On the afternoon of December 26, President Tsai Ing-wen attended the 2021 Presidential Hackathon award ceremony. In remarks, President Tsai stated that to address the key global issues and challenges of our time, the government will continue to cooperate with the private sector and use innovative technology to help Taiwan become a sustainable island of resilience.
A translation of President Tsai's remarks follows:
This year, the Presidential Hackathon enters its fourth year. Over these past four years, the hackathon has recognized 20 winning teams in the Domestic Track and six in the International Track, and has helped generate creative solutions to a wide range of domestic issues.
The pandemic complicated the submission of proposals and the organization of competition events this time around. But, in keeping with this year's theme of "Sustainability 2.0—Resilient Island," all of you hackers have continued to use innovative technology to demonstrate Taiwan's resilience in overcoming challenges.
This year, we received 164 proposals in the Domestic Track, and used online workshops to work around pandemic restrictions, with almost 12,000 members of the public participating in online voting. I want to congratulate the five winning teams from the Domestic Track: CO2UPtake, LASS-Location Aware Sensing System, Fish Herding Master, Aging Well, and Hiin Studio. Their proposals covered Taiwan's energy transition and decarbonization, conservation of river and marine ecology, and healthcare, all of which are pressing policy priorities for Taiwan.
This year also marked the first time that the competition's International Track has focused on climate action, attracting participants from 15 different countries. Of the seven teams that made it as finalists, several include Taiwanese hackers. This reflects how the private sector in Taiwan is taking real action on global climate issues.
I'm delighted to announce that the winning teams in this year's International Track are A/B Street, which developed an interactive tool for bike network planning, and Office Farmers, which modeled open source data to help farmers adapt their crops to climate change. I hope that, going forward, even more hackers from around the world join us in leveraging innovation and technological expertise to address key global issues and make our world a better place for all.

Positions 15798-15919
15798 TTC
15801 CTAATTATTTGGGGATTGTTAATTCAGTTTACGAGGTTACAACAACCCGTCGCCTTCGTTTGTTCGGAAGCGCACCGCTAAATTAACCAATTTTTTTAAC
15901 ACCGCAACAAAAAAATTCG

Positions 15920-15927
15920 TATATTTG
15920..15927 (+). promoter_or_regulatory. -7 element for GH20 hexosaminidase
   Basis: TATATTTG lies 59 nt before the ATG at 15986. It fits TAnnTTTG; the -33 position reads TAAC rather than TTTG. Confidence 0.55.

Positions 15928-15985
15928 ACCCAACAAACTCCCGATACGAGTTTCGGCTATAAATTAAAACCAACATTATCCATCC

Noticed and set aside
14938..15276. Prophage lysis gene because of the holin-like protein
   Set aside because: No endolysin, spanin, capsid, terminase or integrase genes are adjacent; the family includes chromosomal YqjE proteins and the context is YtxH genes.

I also want to take this opportunity to extend a special welcome to Ani's Cuff, who are attending today's event. Earlier this year, Ani's Cuff took part in the NASA Space Apps Challenge hackathon with a project to track insect biodiversity in Taiwan. With over 28,000 participants from around the world taking part in the NASA Space Apps Challenge this year, Ani's Cuff overcame fierce competition to win the Best Use of Science Award and was among one of 10 Global Winners, a truly impressive achievement. Congratulations to Ani's Cuff, and thank you for showing the world Taiwan's hacking talent as well as its uniqueness and beauty.
In closing, I want to thank all of the winning and participating teams for working together with our government to seek solutions to the key global issues and challenges of our time. We will continue to cooperate with the private sector to address these issues, using innovative technology to help Taiwan become a sustainable island of resilience.
Also in attendance were Secretary-General to the President David T. Lee (李大維), Deputy Secretary-General to the President Li Chun-yi (李俊俋), Vice Premier Shen Jong-chin (沈榮津), Digital Minister Audrey Tang (唐鳳), Taiwan-Japan Relations Association President Chiou I-jen (邱義仁), Ambassadors-at-Large Chen Jen-ran (陳正然) and Eugene Chien (簡又新), National Development Council Minister Kung Ming-hsin (龔明鑫), Minister of Health and Welfare Chen Shih-chung (陳時中), Deputy Minister of Economic Affairs Chen Chern-Chyi (陳正祺), Deputy Minister of Foreign Affairs Harry Ho-jen Tseng (曾厚仁), and American Institute in Taiwan Acting Director Jeremy Cornforth.